Flower Pots and Tea Lights used to heat your home?

Wanting to cut costs on the energy bill, especially now that temperatures are dropping for the season?

Economics may be one reason to seek more sustainable energy sources, but this inventive way to heat the house is also purely fascinating.

Amanda Froelich posted in the True Activist this Dec. 13, 2013

How to Easily Heat Your Home Using Flower Pots & Tea Lights

Journalist, YouTuber, and boat owner Dylan Winter created his DIY heater using tea lights and placed inside a bread tin and covered with two ceramic flowerpots.

By: Amanda Froelich,

This creative system uses the scientific principles of convection heat transfer to heat his home for around 8 hours a day.

His YouTube Channel KeepTurningLeft shows how the method works: The tea lights are first put into a bread loaf tin and covered with a small upside-down flower pot.

The hole in the top of the upside-down pot is covered with the metal casing leftover from one of the tea lights. The pot is covered by a second, larger pot and the hole in the bigger flower pot is left uncovered.

This system works because the candles produce gases full of heated particles that are captured and channeled through the pots. As hot gas particles are lighter than the air, they will rise up through the top into the colder area.

The cold air is caused to fall into the warm areas and create a convection current; then heat is transferred from one pot to another, and then out of the hole.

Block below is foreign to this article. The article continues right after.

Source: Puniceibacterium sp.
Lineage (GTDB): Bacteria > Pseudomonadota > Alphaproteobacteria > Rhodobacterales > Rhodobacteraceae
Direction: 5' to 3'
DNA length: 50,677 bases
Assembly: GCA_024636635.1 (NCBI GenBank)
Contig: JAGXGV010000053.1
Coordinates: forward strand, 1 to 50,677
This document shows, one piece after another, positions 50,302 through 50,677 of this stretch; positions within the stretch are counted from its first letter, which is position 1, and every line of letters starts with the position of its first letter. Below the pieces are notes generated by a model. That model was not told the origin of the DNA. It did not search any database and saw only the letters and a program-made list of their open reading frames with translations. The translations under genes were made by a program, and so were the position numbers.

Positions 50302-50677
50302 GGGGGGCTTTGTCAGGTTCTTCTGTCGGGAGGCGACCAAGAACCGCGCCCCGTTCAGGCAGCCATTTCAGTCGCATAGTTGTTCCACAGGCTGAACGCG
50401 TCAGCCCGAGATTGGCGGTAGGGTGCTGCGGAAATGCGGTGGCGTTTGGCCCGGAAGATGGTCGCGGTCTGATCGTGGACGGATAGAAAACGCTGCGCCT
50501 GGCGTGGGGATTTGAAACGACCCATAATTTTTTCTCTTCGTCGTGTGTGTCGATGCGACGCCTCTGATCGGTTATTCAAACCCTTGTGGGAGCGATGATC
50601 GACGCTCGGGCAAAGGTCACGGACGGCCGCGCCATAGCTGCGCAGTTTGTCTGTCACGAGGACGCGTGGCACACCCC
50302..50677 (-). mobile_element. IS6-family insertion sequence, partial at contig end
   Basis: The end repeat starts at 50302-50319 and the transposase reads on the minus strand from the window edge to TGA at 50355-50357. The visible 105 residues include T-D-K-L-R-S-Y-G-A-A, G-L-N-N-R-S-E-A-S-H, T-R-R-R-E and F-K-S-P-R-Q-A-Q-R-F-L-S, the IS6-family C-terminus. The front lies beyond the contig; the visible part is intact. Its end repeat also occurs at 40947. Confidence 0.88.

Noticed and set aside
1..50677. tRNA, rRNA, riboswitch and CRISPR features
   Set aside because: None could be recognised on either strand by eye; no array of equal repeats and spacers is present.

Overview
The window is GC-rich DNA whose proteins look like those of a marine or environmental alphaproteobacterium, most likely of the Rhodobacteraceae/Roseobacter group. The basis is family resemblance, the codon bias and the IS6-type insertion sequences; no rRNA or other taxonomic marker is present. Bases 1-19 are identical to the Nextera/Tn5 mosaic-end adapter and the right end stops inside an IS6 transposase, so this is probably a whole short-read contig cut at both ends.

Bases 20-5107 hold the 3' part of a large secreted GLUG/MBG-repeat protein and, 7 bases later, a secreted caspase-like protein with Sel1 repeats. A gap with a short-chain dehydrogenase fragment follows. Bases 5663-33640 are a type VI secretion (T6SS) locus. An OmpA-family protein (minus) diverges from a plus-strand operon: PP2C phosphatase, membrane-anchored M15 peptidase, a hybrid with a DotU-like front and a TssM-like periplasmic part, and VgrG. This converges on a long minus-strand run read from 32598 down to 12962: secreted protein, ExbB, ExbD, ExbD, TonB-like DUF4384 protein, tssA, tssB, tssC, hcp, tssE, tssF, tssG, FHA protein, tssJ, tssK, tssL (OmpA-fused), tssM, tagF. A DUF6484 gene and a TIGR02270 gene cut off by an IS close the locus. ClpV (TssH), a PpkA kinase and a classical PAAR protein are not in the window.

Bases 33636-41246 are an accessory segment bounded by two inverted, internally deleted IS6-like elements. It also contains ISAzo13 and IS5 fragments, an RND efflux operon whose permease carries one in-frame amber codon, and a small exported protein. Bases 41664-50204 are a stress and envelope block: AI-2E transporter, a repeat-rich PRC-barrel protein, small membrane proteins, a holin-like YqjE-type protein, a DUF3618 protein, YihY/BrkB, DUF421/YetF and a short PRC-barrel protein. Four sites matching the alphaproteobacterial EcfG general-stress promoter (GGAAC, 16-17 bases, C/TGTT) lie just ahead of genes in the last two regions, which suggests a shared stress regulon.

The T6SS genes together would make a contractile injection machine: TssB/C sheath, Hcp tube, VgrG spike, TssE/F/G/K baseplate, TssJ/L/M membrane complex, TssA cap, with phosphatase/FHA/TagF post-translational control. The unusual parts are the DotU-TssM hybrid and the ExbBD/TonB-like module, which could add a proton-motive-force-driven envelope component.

One does not need a huge amount of money to invest in this economical heating method, either. Winter began by buying 100 tea lights from Ikea for less than a dollar, a standard loaf tin, and two different sized flower pots. In the video it is shown four candles are used for the heating system.

Sharing his invention with the world, Dylan explains that the heat from the candles warms the inside of the smaller flower pot, which becomes an ‘inner core’ that gets ‘very hot’. As explained before, a convection of air is then created between the smaller and larger pots and this heated air comes out of the top of the homemade heater.

When asked about his heater, he said: “People have told me that judicious positioning of flowerpots help to make the heating more efficient. I did not believe it but it really does seem to work.

You get a nice flow around the [pots] and it warms the room up. You’d be amazed.”

Dylan even uses the flowerpot method on his boats to conduct heat.

Truly inspiring for those seeking to simplify, be more frugal with their dollar, and leave less waste, perhaps this system will warm many families this year as winter makes itself more present.

keepturningleft.co.uk

Read more http://www.trueactivist.com/how-to-easily-heat-your-home-using-flower-pots-tea-lights/

Day Out | The Mushroom Tunnel

Nicola Published this September 9, 2009

As Geoff Manaugh has already mentioned on BLDGBLOG, we spent our last full day in Australia touring the Li-Sun Exotic Mushroom Farm with its founder and owner, Dr. Noel Arrold.